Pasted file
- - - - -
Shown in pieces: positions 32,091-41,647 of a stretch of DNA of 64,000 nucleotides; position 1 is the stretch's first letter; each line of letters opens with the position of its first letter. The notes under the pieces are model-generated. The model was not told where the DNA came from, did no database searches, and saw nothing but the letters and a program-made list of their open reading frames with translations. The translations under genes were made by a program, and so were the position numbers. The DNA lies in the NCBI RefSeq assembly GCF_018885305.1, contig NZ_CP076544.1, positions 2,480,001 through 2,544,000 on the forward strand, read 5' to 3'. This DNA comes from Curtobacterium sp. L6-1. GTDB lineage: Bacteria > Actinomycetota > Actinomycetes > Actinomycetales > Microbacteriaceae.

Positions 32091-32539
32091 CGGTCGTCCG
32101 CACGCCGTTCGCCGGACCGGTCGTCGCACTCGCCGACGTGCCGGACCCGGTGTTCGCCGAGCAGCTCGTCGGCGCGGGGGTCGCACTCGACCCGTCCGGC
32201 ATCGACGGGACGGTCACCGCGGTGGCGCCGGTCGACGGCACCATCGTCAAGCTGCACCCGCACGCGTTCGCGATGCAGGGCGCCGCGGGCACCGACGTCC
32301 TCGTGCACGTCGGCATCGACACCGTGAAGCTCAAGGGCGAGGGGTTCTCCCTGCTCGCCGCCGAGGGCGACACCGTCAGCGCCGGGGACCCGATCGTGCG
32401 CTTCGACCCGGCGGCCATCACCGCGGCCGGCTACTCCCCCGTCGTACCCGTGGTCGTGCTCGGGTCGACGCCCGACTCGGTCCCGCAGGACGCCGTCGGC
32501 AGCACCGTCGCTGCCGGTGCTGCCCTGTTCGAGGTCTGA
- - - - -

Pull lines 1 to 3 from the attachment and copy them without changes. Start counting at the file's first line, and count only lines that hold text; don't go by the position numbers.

Shown in pieces: positions 32,091-41,647 of a stretch of DNA of 64,000 nucleotides; position 1 is the stretch's first letter; each line of letters opens with the position of its first letter. The notes under the pieces are model-generated. The model was not told where the DNA came from, did no database searches, and saw nothing but the letters and a program-made list of their open reading frames with translations. The translations under genes were made by a program, and so were the position numbers. The DNA lies in the NCBI RefSeq assembly GCF_018885305.1, contig NZ_CP076544.1, positions 2,480,001 through 2,544,000 on the forward strand, read 5' to 3'. This DNA comes from Curtobacterium sp. L6-1. GTDB lineage: Bacteria > Actinomycetota > Actinomycetes > Actinomycetales > Microbacteriaceae.

Positions 32091-32539
32091 CGGTCGTCCG